Catching up with Australian friends in Paris - Carolyn from Holidays to Europe in the Palais Royal Gardens
Catching up with Australian friends in Paris – Carolyn from Holidays to Europe in the Palais Royal Gardens

As I’ve always worked from home, I’m used to spending the day by myself, but it will be different for Jean Michel who will need to plan activities that involve other people.

We’ve already make several friends in and around Blois, especially through the Loire Connexion, so I’m not worried about our social life as a couple.

A drink with fellow bloggers and friends in Paris
A drink with fellow bloggers and friends in Paris

We both love the house and garden and would presently much rather be there than in Paris, so I think that’s a good start, don’t you?

Meet Kathy, a francophile with big dreams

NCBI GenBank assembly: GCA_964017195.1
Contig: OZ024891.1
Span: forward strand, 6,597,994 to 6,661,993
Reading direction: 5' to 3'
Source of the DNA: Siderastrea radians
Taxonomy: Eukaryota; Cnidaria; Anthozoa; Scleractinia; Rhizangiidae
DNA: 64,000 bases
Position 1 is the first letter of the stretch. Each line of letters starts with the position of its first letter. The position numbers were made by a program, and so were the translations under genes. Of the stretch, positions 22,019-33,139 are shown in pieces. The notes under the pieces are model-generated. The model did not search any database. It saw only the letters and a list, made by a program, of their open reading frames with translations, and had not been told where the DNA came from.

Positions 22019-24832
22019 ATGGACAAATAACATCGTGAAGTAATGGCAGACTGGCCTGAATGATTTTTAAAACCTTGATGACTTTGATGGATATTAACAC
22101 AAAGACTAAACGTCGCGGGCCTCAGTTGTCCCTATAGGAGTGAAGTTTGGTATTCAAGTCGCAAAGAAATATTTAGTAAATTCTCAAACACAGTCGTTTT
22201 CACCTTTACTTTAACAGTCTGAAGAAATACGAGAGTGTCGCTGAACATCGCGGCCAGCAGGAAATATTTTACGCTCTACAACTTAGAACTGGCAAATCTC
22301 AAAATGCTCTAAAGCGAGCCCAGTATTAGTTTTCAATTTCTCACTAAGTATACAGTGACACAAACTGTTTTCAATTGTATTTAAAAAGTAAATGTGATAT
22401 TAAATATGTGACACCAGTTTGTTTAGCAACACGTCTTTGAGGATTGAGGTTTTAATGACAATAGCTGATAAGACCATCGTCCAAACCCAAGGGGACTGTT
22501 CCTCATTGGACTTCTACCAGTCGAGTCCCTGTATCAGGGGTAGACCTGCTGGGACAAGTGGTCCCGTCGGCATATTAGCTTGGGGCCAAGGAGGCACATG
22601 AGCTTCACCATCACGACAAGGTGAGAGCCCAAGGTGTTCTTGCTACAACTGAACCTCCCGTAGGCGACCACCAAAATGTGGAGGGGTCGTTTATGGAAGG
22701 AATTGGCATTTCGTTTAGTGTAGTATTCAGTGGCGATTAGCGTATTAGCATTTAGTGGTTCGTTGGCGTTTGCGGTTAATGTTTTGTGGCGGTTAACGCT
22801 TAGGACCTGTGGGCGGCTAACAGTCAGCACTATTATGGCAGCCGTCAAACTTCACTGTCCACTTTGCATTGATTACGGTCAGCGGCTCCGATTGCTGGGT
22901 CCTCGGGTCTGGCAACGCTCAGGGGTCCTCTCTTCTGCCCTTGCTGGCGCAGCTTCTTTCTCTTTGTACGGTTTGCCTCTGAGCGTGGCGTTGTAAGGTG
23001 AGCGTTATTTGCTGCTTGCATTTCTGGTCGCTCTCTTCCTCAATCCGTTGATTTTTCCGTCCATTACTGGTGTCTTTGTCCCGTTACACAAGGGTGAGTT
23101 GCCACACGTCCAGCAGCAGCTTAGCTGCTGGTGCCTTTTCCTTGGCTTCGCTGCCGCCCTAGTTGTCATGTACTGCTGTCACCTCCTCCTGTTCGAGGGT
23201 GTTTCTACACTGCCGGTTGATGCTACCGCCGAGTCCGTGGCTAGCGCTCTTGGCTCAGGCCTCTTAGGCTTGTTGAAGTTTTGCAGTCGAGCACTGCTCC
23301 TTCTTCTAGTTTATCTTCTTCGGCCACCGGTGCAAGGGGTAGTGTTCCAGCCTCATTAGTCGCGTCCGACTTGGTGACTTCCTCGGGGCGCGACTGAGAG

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I have often quoted paragraphs from Kathy Stanford’s blog Femmes Francophiles in my Wednesday’s Bloggers Round-up. Kathy’s permanent home is in Adelaide, but she comes to France as often as she can. In my contribution this month to My French Life, the global community & magazine for francophiles & French, I tell the fascinating story of how she manages to reconcile her love for France and her life in Australia. Enjoy!

Meet Kathy, a francophile with big dreams

kathyThirteen years ago, when she was preparing for a trip to France, Kathy became enthralled with the French language and culture.

This was the start of her French dilemma, because her home and husband are in Adelaide and her French connection has grown stronger with the passing years.

She began learning French at the Alliance Française in Adelaide to ressurect her dim memories of school French. She has done several courses in France; in Rouen, Toulouse and Vendôme – as well as Noumea. She has worked as a volunteer for the Alliance Française in Rouen. Read more